What’s behind the sudden outburst of populism in the Democratic Party?

Partly the weak economic recovery. Most economic indicators have turned positive — economic growth is up, unemployment down, the housing market is in recovery. But ordinary Americans are not feeling it. In last month’s CNN poll, two thirds of Americans said the nation’s economy was poor. More than half expect it to remain poor a year from now.

People at the top of the income ladder have been raking in the money while wage growth for working Americans has stagnated. That’s a recipe for a populist explosion.

Remember the “Occupy Wall Street” movement that started in 2011 and spread across the country? Most pundits don’t believe it had any impact, especially compared with the Tea Party. They’re wrong. In a stroke of marketing genius, the Occupy movement introduced the phrase “1 Percent” into the nation’s political vocabulary. That’s what defeated the Republican presidential nominee Mitt Romney in 2012. Romney was Mr. 1 Percent.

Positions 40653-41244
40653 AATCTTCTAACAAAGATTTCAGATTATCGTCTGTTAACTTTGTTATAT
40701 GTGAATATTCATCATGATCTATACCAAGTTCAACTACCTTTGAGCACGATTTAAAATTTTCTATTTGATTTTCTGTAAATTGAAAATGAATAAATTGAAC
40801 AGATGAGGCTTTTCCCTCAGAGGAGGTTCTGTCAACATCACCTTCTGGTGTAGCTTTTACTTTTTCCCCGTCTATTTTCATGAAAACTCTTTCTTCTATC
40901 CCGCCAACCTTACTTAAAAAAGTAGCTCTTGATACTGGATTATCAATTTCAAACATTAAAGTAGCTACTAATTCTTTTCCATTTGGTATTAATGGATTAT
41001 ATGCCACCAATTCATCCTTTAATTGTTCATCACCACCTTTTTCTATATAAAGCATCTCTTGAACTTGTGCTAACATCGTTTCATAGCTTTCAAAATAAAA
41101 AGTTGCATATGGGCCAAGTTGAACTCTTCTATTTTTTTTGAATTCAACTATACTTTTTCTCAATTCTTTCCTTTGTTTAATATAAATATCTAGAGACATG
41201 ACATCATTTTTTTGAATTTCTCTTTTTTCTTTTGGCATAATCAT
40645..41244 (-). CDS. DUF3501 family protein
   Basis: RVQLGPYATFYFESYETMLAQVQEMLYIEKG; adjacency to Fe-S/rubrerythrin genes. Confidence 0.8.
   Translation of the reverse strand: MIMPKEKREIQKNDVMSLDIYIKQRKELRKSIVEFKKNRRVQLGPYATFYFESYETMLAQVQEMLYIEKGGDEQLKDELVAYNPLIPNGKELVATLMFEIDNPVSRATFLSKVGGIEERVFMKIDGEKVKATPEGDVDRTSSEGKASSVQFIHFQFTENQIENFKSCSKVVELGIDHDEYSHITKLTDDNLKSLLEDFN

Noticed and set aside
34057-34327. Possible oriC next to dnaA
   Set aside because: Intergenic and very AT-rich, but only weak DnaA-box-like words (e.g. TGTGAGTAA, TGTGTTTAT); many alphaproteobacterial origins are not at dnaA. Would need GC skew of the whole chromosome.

The Occupy movement won a big victory with the election of Bill de Blasio as mayor of New York in November. De Blasio’s issue was the growing economic inequality that’s painfully visible in New York City: gleaming new condominiums for the very rich alongside deep and increasing poverty.

“We are called,” De Blasio said in his inaugural address on Wednesday, “to put an end to economic and social inequalities that threaten to unravel the city we love.”